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Hollins students snap dish towels, a stress-management tool.

During one class period, Hollins students engaged in emotional resiliency, snapping dish towels repeatedly as a way to discharge their stress.

Abrina Schnurman/Hollins University

A January term can be an effective time block to allow students to squeeze in an extra class or participate in a micro-internship, work or study abroad. One professor at Hollins University in Virginia created a J-term course on resiliency and courage to support learners affected by the COVID-19 pandemic and subsequent lockdowns and isolation.

“Increasingly, undergraduate students are heading to campus with fewer coping skills to meet the intrapersonal and interpersonal challenges of this life stage,” says Abrina Schnurman, assistant professor and executive director of the Batten Leadership Institute at Hollins.

Many young students completed high school in isolation due to the pandemic and related stay-at-home orders, which can create social anxiety or a hesitancy to be involved in campus life, Schnurman adds. This inspired her to create the course, On Courage and Resiliency, for first-year students.

The three-week period covered healthy coping mechanisms, connecting with nature and establishing personal healing strategies.

How it works: The group met three days per week for three hours each day, with content focused on learning and enrichment in relation to healing and coping, Schnurman says.

Guests throughout the month provided additional perspectives and techniques. Lindsay McKinnon, a community-based loss and trauma integration specialist, led the class for three sessions, teaching Qoya yoga and trauma body reintegration. Jon Guy Owens, director of the Hollins Outdoor Program, taught students about forest bathing and nature walks, and Katherine Fralin Walker, director of the Batten Leadership Institute, led meditation as a self-leadership practice, Schnurman says.

Students also completed individual and group presentations, singling out one healing mechanism and sharing it with the class. Subjects ranged from outdoor activities and listening to music, rest, spiritual rituals and cooking.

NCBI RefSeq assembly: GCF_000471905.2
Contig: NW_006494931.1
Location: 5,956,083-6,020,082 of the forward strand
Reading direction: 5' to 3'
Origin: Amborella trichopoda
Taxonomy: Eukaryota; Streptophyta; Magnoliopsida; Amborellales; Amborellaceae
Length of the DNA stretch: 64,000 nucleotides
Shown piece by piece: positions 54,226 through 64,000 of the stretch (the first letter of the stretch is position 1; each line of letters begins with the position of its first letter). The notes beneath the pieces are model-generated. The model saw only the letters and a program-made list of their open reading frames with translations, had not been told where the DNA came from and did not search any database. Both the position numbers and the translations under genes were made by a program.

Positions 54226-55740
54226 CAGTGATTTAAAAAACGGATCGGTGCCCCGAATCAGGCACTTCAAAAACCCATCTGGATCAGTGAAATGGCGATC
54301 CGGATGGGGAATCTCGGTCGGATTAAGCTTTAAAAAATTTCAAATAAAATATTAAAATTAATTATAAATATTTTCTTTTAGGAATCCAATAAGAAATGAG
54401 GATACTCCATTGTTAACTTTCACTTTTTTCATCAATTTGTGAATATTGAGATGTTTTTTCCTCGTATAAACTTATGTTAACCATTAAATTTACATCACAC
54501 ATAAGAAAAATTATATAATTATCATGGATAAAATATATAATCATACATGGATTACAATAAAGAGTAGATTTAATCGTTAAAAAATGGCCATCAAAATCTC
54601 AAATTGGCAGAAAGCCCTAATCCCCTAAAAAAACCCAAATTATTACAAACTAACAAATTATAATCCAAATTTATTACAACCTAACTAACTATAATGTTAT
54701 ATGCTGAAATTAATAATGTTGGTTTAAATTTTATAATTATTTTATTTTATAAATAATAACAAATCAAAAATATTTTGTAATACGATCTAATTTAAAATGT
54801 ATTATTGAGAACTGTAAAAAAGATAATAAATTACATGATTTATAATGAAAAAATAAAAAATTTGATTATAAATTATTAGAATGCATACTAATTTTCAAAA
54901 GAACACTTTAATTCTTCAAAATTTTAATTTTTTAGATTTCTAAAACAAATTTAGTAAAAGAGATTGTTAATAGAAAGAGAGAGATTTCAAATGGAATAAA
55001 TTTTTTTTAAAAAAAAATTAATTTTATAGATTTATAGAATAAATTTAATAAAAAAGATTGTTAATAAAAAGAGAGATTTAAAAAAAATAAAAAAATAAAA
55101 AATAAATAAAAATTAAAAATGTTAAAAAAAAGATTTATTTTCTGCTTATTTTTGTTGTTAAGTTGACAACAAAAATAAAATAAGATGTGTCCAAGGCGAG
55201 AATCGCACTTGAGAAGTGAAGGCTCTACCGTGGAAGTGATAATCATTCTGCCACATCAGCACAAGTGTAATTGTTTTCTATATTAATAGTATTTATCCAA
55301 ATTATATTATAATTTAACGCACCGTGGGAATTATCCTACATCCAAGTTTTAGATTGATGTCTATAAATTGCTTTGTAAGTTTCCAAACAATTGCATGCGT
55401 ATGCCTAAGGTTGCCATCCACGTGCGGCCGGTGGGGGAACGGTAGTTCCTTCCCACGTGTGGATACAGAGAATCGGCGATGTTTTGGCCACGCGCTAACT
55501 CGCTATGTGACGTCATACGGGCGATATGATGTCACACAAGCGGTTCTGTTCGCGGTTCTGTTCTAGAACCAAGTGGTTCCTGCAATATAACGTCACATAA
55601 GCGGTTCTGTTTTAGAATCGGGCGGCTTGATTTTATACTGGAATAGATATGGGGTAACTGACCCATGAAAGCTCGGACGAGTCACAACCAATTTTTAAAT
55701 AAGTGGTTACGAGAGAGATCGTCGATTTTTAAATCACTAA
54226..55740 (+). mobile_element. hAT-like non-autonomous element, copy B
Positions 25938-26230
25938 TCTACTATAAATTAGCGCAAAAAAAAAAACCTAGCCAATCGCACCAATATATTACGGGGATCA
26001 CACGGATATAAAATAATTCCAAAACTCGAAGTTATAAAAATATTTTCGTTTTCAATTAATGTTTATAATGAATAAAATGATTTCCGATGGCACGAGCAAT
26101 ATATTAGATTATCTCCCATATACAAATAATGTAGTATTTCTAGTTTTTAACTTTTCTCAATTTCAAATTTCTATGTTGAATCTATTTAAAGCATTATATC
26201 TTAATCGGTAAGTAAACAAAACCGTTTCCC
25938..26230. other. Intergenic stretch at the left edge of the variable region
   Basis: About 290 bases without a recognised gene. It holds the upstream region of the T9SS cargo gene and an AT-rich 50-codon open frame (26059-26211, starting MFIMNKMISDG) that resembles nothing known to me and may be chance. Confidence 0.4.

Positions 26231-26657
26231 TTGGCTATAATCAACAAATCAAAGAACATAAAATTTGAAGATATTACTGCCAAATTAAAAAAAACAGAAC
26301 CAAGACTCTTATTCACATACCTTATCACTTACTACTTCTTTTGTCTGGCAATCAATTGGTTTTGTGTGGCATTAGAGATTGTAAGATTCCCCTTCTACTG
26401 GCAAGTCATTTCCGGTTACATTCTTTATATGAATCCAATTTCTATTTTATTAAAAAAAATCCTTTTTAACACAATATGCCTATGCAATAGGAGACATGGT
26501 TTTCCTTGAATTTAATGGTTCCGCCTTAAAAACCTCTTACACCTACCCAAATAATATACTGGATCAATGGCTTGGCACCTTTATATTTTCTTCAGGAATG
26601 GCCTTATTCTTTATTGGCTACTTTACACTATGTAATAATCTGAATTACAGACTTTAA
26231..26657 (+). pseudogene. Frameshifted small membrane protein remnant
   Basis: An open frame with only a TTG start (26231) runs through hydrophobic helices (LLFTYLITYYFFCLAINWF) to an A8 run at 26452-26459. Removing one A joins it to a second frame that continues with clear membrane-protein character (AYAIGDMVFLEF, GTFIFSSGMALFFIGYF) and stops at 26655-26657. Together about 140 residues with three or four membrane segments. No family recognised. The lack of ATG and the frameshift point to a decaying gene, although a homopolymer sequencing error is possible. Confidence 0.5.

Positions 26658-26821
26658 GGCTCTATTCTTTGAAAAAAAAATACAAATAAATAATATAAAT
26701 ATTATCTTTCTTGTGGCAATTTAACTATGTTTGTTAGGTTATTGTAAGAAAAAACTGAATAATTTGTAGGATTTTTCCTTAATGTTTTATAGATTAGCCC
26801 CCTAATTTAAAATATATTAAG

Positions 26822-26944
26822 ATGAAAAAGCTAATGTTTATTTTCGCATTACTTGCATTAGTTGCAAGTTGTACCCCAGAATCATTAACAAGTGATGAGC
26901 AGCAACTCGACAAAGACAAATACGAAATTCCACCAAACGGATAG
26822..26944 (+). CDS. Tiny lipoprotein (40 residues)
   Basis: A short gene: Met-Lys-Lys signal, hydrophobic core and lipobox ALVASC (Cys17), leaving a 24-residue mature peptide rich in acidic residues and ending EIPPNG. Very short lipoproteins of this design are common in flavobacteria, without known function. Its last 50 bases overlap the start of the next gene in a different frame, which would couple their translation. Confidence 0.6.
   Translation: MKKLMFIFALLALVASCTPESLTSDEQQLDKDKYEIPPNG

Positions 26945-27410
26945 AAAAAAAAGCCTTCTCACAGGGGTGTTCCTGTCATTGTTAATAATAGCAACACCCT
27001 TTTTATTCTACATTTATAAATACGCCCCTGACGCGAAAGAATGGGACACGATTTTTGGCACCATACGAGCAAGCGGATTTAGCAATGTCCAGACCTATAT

Of the 27 course participants, two-thirds were first years and the rest a mix of sophomores, juniors and seniors.

Hollins’s theme for the January 2024 term is navigating and understanding conflict, so Schnurman’s course will be modified to focus on this area.

Digging deeper: Students walked away feeling more in control of their fears, better able to process emotions and more connected with their peers, according to end-of-term feedback.

A group of students participates in guided meditation.

Lindsay McKinnon, a trauma integration specialist and life coach, leads students in guided meditation.

Hollins University

One key assignment for the course was a 10- to 15-minute individual presentation on courage or resiliency activities. Students were asked to share a soothing technique they use on difficult days, identifying the research behind the activity and their personal experiences.

The assignment didn’t require vulnerability from the students, but “with a room full of relative strangers … they went deep,” Schnurman says.

Students revealed deeper traumas and healing from those hurts in a way that shocked Schnurman and made her realize how much her students dealt with every day and how well they did it.

A person stands out of frame, only their feet visible surrounded by shreds of plastic bags.

One of the techniques students learned in their resiliency J-term seminar was shredding grocery bags to relieve stress. 

Hollins University

“In most instances, and on most days, the vast majority beautifully contend with their struggles,” she shares. “I cannot help but wonder how validating the present and upholding where they are already resilient can surprise others as it did in our class, that they are already stronger than they ever considered.”

DIY: For an instructor looking to model her course, Schnurman offers three suggestions.

  • Find strength in numbers. Working in group settings provided opportunities for cross-class engagement, encouragement and mentorship. The presentations also allowed students to be creative and dynamic, as well as showcase a wide variety of healing and coping activities.
  • Connect with community. Internal and external partnerships from the institution can facilitate experiential elements into the course as well as expert perspectives. “Students took copious notes, asked questions and engaged with each of the three speakers,” Schnurman says.
  • Separate grades from experiences. Schnurman made experiential elements ungraded to encourage curiosity and experimentation instead of performative work.

Do you have a wellness tip that might help others encourage student success? Tell us about it.

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